Saturday, November 15, 2008

The Wonderful Person-Centered Philosophy of Carl Rogers

While i'm at it, here are a few more quotes from the Father of client-centered therapy, Carl Rogers.

These quotes reflect Rogers' inherent respect for each person, for each individual's uniqueness, for the gifts that each one possesses, for each one's unique process, and most of all, for each person's inherent capacity for growth and healing.

"In my early professional years I was asking the question: How can I treat, or cure, or change this person? Now I would phrase the question in this way: How can I provide a relationship which this person may use for his own personal growth?"

That is why, in client-centered therapy, Rogers emphasized listening to the client, accepting the client where he/she is, and thus creating a climate in which the client can grow.

"It is the client who knows what hurts, what directions to go, what problems are crucial, what experiences have been deeply buried." --From On Becoming a Person, 1961

In so saying, Rogers inevitably encouraged self-acceptance-- acceptance of the client by the therapist, which in turn would help the client to eventually accept himself; but most of all, Rogers emphasized the therapist's own self-acceptance. This self-acceptance, this faith in the person, is at the core of Rogers' philosophy of healing and growth...

"The curious paradox is that when I accept myself just as I am, then I can change."

Rogers, therefore, championed the journey, the process of life, as most important, more important than any longed-for goal. For him, it was the ongoing, ever-dynamic process that was most precious in this life...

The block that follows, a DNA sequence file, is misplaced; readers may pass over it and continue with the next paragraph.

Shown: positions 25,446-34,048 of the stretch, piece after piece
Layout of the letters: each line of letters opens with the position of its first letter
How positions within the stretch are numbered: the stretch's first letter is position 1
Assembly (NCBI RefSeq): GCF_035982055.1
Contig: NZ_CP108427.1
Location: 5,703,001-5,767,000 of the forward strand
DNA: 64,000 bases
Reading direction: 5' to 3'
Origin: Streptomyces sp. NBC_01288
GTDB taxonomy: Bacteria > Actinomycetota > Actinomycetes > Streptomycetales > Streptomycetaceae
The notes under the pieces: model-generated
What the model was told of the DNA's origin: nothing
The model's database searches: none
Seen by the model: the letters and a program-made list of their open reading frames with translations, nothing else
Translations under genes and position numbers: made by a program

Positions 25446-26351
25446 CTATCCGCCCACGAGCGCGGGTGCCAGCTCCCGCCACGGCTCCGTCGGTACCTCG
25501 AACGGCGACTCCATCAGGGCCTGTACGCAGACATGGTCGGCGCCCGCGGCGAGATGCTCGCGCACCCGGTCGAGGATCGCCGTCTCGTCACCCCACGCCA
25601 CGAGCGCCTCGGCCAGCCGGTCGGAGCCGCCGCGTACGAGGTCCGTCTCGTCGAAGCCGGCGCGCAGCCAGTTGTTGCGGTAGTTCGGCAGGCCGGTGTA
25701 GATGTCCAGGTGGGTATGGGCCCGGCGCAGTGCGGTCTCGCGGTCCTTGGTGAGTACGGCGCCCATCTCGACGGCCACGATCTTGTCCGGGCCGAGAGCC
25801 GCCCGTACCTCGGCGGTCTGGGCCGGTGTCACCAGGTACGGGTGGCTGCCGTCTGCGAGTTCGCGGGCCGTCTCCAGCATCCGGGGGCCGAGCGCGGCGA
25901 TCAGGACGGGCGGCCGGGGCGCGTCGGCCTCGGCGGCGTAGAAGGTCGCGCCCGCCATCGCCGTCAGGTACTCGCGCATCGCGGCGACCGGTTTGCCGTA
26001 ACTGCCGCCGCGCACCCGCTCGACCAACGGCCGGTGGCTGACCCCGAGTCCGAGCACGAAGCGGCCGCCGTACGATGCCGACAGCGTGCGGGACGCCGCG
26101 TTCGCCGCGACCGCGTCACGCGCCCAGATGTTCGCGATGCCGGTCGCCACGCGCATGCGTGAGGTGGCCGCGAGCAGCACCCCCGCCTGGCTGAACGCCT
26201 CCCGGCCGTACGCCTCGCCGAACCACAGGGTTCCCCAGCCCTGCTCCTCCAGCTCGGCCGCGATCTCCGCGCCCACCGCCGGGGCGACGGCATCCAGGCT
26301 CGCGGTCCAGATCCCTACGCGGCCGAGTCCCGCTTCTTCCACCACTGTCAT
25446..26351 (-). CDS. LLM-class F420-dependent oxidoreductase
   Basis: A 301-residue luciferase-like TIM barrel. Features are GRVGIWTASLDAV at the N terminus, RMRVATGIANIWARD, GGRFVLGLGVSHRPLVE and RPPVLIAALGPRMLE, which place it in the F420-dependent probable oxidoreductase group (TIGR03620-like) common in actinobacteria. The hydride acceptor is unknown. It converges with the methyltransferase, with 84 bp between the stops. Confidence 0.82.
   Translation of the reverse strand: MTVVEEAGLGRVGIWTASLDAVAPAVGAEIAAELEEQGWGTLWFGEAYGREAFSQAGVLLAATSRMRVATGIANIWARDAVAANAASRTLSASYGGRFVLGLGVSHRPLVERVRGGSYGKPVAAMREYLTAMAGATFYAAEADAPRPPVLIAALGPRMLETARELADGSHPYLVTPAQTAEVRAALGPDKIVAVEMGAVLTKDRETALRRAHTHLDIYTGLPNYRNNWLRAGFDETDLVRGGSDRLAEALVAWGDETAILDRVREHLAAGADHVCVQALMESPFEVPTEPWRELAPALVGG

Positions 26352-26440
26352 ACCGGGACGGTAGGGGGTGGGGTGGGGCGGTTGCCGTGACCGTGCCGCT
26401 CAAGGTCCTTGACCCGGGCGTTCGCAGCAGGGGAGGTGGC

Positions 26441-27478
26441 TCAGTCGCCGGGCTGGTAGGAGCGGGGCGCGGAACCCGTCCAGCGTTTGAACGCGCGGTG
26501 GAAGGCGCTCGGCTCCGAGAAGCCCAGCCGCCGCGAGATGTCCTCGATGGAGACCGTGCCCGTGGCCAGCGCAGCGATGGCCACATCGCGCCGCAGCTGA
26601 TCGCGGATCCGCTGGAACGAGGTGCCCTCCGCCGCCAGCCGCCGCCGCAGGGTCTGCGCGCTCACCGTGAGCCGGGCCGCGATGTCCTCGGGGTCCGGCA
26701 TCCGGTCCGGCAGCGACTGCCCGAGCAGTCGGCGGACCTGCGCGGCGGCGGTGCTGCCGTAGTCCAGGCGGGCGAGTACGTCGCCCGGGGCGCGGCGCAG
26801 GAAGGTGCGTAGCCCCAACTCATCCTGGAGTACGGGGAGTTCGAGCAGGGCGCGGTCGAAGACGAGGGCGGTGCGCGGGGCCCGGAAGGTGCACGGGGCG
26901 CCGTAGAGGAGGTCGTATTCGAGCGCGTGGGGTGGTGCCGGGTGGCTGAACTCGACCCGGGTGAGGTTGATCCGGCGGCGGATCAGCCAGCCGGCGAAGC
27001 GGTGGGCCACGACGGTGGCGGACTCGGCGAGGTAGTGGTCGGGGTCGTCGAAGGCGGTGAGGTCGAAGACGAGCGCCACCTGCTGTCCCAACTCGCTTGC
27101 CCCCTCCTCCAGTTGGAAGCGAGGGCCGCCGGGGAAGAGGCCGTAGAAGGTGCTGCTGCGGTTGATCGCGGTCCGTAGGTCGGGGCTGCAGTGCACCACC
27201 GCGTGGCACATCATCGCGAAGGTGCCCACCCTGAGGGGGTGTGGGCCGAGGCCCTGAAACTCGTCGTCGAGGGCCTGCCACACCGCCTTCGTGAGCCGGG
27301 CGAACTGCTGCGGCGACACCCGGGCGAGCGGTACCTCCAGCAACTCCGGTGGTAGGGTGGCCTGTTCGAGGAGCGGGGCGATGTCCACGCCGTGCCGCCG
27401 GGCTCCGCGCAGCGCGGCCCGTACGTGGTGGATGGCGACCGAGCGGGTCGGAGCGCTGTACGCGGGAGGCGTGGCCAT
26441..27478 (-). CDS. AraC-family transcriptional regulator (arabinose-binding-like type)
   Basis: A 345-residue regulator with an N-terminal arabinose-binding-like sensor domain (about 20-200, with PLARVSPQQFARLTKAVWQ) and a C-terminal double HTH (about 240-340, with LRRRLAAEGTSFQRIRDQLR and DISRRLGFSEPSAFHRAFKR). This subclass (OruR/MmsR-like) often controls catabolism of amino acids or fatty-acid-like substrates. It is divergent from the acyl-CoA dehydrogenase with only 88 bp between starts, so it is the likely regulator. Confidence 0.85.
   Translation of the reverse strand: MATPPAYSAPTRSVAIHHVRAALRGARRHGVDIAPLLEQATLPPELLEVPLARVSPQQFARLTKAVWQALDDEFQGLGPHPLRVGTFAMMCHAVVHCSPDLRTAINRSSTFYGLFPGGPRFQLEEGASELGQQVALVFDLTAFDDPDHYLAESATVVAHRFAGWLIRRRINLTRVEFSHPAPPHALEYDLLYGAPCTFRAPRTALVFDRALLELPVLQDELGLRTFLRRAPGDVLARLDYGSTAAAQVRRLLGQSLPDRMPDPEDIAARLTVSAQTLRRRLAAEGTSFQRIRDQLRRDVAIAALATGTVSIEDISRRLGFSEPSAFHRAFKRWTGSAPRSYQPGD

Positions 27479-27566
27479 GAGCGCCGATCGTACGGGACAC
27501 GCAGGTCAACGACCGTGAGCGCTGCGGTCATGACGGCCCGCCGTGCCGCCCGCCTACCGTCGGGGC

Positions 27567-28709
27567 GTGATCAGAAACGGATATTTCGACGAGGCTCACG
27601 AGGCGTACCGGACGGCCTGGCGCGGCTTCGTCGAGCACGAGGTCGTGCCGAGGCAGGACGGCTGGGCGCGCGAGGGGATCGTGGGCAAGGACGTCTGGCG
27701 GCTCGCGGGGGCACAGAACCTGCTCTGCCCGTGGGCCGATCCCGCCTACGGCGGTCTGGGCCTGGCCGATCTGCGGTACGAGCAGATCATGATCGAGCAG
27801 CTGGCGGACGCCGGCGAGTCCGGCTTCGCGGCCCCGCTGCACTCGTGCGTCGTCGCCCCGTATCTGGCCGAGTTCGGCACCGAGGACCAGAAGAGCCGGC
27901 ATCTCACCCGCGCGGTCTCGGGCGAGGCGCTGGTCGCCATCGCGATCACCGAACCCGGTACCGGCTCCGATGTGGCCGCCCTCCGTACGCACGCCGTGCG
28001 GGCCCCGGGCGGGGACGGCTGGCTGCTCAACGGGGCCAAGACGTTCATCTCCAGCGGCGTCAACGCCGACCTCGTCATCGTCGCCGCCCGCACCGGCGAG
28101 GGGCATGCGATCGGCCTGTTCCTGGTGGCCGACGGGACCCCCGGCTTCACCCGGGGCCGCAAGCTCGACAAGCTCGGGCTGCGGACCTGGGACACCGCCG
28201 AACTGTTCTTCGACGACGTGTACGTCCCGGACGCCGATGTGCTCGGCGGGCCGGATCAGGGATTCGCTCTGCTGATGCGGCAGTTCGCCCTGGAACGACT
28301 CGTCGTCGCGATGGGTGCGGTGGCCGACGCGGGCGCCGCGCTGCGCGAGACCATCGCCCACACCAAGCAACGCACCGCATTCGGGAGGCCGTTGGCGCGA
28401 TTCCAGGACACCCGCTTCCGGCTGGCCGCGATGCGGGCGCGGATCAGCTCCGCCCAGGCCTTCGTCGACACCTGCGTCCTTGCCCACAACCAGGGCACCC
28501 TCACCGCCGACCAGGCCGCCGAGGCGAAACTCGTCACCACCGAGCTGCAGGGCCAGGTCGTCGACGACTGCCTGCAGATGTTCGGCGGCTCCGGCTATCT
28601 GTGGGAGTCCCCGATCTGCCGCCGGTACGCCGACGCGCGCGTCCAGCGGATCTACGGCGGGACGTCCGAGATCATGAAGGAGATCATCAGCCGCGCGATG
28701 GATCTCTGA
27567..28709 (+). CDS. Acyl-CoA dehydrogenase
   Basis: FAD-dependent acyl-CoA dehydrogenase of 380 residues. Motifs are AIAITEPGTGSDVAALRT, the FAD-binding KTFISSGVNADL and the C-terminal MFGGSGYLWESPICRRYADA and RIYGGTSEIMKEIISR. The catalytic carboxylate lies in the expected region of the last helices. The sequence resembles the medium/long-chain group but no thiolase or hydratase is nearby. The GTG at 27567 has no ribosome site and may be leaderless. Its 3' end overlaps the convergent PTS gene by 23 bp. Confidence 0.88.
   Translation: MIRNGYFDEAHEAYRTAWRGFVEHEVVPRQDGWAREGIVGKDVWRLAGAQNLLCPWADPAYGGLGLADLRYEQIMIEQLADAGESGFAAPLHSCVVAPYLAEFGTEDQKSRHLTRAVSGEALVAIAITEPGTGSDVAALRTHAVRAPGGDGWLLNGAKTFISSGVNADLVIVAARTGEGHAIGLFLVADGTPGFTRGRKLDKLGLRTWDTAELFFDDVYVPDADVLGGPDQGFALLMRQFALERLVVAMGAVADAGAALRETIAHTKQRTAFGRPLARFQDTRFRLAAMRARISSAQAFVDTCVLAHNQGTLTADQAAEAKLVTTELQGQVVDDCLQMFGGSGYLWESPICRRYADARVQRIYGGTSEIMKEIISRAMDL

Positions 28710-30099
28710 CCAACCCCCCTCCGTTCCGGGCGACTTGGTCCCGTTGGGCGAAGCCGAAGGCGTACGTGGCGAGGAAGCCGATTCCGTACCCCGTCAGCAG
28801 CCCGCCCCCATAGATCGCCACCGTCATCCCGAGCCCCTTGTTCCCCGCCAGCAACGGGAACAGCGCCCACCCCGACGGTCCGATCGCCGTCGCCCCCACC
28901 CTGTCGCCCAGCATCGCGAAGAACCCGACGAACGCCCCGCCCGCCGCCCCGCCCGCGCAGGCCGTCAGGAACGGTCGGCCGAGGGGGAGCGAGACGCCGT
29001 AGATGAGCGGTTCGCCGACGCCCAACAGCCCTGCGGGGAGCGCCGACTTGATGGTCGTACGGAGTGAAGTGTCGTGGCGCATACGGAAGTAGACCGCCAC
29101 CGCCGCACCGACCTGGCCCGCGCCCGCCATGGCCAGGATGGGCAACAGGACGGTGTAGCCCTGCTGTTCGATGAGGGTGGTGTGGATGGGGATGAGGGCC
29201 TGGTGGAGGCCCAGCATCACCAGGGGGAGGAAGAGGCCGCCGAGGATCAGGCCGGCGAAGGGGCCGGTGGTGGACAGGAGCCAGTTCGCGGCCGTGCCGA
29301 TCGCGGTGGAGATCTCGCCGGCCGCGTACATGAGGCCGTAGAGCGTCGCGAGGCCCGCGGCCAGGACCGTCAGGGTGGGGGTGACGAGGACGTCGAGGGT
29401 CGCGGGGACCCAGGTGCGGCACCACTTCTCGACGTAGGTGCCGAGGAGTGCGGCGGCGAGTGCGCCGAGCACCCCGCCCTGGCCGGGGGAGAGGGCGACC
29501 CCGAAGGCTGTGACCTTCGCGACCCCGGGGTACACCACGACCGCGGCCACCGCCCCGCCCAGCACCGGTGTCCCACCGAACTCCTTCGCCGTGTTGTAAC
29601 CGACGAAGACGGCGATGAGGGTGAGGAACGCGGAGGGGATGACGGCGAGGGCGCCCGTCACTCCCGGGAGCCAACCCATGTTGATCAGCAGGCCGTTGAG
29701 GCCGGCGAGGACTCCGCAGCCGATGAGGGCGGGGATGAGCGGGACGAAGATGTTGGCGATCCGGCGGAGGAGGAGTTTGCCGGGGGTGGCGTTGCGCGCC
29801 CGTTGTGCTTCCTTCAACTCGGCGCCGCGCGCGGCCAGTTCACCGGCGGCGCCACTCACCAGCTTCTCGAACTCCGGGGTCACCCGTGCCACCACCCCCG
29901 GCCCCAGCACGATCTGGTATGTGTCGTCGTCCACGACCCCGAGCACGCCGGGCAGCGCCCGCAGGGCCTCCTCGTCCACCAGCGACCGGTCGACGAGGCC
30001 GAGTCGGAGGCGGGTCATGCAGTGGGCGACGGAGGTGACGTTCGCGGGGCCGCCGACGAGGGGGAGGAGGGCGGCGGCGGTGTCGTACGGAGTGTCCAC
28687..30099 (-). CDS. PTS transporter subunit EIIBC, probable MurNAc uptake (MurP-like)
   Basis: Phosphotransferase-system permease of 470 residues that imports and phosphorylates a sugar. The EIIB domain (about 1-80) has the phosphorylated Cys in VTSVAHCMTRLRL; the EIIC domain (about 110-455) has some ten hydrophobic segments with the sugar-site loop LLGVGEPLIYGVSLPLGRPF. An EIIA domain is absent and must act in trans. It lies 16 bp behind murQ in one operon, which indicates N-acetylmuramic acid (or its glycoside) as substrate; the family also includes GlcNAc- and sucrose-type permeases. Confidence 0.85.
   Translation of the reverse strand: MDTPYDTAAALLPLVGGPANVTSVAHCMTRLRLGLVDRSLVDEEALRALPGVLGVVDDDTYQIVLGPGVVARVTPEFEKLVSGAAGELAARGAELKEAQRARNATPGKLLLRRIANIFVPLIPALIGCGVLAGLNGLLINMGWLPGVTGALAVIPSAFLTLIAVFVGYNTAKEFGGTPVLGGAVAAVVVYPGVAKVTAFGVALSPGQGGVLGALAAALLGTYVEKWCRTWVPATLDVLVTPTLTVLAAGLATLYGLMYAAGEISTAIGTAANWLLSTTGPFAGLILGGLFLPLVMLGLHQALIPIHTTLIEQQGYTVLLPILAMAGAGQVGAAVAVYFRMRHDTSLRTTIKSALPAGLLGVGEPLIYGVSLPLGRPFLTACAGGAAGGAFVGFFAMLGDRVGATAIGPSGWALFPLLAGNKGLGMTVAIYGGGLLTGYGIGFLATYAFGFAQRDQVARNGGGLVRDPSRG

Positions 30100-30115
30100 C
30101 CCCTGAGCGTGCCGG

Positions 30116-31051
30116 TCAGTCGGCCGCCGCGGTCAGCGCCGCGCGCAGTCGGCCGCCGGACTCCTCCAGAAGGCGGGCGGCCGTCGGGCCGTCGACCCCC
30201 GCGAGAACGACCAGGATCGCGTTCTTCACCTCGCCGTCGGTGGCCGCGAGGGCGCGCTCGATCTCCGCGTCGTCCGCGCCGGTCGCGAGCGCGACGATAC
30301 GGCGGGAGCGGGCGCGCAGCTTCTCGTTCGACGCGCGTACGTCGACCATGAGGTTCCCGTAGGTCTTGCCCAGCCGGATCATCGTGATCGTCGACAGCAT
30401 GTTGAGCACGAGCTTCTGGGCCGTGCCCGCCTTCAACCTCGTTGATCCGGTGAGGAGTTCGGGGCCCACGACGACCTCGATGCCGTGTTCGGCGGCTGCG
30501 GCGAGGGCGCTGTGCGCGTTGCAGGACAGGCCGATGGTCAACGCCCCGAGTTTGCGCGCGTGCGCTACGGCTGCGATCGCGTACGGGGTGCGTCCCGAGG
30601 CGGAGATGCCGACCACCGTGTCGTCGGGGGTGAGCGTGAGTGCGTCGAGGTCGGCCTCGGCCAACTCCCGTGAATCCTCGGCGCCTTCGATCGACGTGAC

"The only person who is educated is the one who has learned how to learn and change."

Thus, for Rogers...

"The good life is a process, not a state of being. It is a direction, not a destination."

Let us continue this journey together...


  1. hi abbie
    i love the quote of Rogers about his change of focus from changing the client("In my early professional years I was asking the question: How can I treat, or cure, or change this person?) you have a reference for it? I'd love to use it
    Pip Richards

  2. hello Pip :) thank you for your comment. This line is in "On Becoming a Person," page 32. You can check google books at this link:,+or+cure,+or+change+this+person?+Now+I+would+phrase+the+question+in+this+way:+How+can+I+provide+a+relationship+which+this+person+may+use+for+his+own+personal+growth?%22&source=bl&ots=7r_Ly4Ksi-&sig=8g2aZLoOIrAoDIVurp37H_VrhxE&hl=en&sa=X&ei=IrgLUPn1M7DomAXAh-CiCg&ved=0CGMQ6AEwAg#v=onepage&q=%22In%20my%20early%20professional%20years%20I%20was%20asking%20the%20question%3A%20How%20can%20I%20treat%2C%20or%20cure%2C%20or%20change%20this%20person%3F%20Now%20I%20would%20phrase%20the%20question%20in%20this%20way%3A%20How%20can%20I%20provide%20a%20relationship%20which%20this%20person%20may%20use%20for%20his%20own%20personal%20growth%3F%22&f=false

    best regards Pip :)